Ritual of Liquidation: The Case of the Moscow Trials

By Nathan C. Leites; Elsa Bernaut | Go to book overview

CHAPTER 4 The Rescue that Destroys

The third major belief fostering the capitulation of former oppositionists was their very high assessment of the damage to the Party which tends to result from the presence of "oppositions" within it. To understand this more fully, we must deal with certain aspects of Bolshevik doctrine.

Except for small groups, the oppositions had by no means broken with the conception of the Party which they held in common with its leadership; that is, the belief that the only sacred object in the world is the All-Union Communist Party (Bolsheviks).

Lenin had repeatedly shown his capacity to say: the Party is dead; long live the Party. Until the Second Party Congress in 1903, he had believed that the Party still was to be created; a few months later he began to wonder --and continued to do so until the Prague Conference in 1912--whether it had not already ceased to exist. When, after the Second Party Congress of 1903, the Mensheviks seized control of Iskra, the central organ of the Party (according to Lenin, on behalf of "a circle of editors rejected by our congress"), Lenin wrote, the following:

"One of two things; Either we have no Party and are utterly in the power . . . of a circle of editors which was rejected by our Congress--in that case, down with this hypocritical talk about a party, down with the false headings on 'Party' publications . . . and institutions! We are not Social-Revolutionaries, we have no use for painted scenery. . . . Let us have the courage to admit that there is no Party and set to work to make and strengthen a real party from the beginning, from the very beginning. We shall not be deterred by the temporary victory the circle spirit, we . . . know that the . . . Russian proletariat will succeed in building . . . a real party and not a party in name only. . . ." ( Letter to Members of the Party, January 1904.)1

Lenin criticized the current behavior of the Central Committee in Russia and predicted that if it continued:

". . . the Central Committee will be a worthless rag fit only for the dust heap." ( Letter to the Central Committee, February 1904)2

In a letter of August 18, 1904 to Central Committee agents, Lenin addressed them as those

". . . who in deeds and not only in words have declared war on the old parish- pump circles abroad in the name of the new, growing, young Party. . . .

-51-

Notes for this page

Add a new note
If you are trying to select text to create highlights or citations, remember that you must now click or tap on the first word, and then click or tap on the last word.
One moment ...
Default project is now your active project.
Project items

Items saved from this book

This book has been saved
Highlights (0)
Some of your highlights are legacy items.

Highlights saved before July 30, 2012 will not be displayed on their respective source pages.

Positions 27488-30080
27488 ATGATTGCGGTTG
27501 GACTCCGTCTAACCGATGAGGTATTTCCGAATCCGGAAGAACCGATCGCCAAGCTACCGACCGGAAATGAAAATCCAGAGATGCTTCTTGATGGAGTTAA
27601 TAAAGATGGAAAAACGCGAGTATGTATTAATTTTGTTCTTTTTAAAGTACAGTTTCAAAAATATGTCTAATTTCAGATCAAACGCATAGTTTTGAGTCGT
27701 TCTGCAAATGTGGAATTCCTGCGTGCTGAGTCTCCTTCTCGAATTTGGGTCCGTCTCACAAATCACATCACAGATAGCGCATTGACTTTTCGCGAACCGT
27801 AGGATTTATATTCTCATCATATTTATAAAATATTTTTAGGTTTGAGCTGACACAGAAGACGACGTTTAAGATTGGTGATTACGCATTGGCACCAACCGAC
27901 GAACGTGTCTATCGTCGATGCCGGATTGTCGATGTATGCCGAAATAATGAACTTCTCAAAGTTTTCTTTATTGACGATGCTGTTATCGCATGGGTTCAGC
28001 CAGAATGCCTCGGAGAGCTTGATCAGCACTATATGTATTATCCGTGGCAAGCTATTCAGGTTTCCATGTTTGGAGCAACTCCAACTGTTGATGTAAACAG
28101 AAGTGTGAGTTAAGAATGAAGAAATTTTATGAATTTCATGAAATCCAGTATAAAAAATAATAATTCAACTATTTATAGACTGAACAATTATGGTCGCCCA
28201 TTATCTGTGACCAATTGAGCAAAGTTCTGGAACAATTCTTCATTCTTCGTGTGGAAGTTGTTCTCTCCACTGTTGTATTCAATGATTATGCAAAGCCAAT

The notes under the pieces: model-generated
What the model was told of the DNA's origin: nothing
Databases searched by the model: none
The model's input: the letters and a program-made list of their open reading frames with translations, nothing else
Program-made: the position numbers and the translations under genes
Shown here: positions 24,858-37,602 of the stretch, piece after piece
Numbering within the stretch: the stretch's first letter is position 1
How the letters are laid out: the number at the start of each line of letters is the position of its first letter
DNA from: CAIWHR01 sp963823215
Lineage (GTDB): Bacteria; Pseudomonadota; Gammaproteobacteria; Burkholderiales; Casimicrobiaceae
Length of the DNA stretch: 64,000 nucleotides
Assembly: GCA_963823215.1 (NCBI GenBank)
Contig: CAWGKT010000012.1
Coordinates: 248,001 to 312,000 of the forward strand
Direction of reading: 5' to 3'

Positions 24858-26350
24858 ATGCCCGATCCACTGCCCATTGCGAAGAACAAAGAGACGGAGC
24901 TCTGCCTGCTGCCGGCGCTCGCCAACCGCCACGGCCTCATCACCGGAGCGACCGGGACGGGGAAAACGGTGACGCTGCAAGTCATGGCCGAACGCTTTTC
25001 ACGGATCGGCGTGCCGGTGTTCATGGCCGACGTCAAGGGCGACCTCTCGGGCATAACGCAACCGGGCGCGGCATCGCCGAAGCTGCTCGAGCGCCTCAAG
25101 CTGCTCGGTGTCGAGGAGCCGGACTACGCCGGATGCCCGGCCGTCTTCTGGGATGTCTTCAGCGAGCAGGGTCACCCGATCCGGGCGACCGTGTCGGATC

You can easily re-create the highlights by opening the book page or article, selecting the text, and clicking “Highlight.”

Citations (0)
Some of your citations are legacy items.

Any citation created before July 30, 2012 will labeled as a “Cited page.” New citations will be saved as cited passages, pages or articles.

We also added the ability to view new citations from your projects or the book or article where you created them.

Notes (0)
Bookmarks (0)

You have no saved items from this book

Project items include:
  • Saved book/article
  • Highlights
  • Quotes/citations
  • Notes
  • Bookmarks
Notes
Cite this page

Cited page

Style
Citations are available only to our active members.
Sign up now to cite pages or passages in MLA, APA and Chicago citation styles.

(Einhorn, 1992, p. 25)

(Einhorn 25)

1

1. Lois J. Einhorn, Abraham Lincoln, the Orator: Penetrating the Lincoln Legend (Westport, CT: Greenwood Press, 1992), 25, http://www.questia.com/read/27419298.

Cited page

Bookmark this page
Ritual of Liquidation: The Case of the Moscow Trials
Table of contents

Table of contents

Settings

Settings

Typeface
Text size Smaller Larger Reset View mode
Search within

Search within this book

Look up

Look up a word

  • Dictionary
  • Thesaurus
Please submit a word or phrase above.
Print this page

Print this page

Why can't I print more than one page at a time?

Full screen
/ 518

matching results for page

Cited passage

Style
Citations are available only to our active members.
Sign up now to cite pages or passages in MLA, APA and Chicago citation styles.

"Portraying himself as an honest, ordinary person helped Lincoln identify with his audiences." (Einhorn, 1992, p. 25).

"Portraying himself as an honest, ordinary person helped Lincoln identify with his audiences." (Einhorn 25)

"Portraying himself as an honest, ordinary person helped Lincoln identify with his audiences."1

1. Lois J. Einhorn, Abraham Lincoln, the Orator: Penetrating the Lincoln Legend (Westport, CT: Greenwood Press, 1992), 25, http://www.questia.com/read/27419298.

Cited passage

Welcome to the new Questia Reader

The Questia Reader has been updated to provide you with an even better online reading experience.  It is now 100% Responsive, which means you can read our books and articles on any sized device you wish.  All of your favorite tools like notes, highlights, and citations are still here, but the way you select text has been updated to be easier to use, especially on touchscreen devices.  Here's how:

1. Click or tap the first word you want to select.
2. Click or tap the last word you want to select.

OK, got it!

Thanks for trying Questia!

Please continue trying out our research tools, but please note, full functionality is available only to our active members.

Your work will be lost once you leave this Web page.

For full access in an ad-free environment, sign up now for a FREE, 1-day trial.

Already a member? Log in now.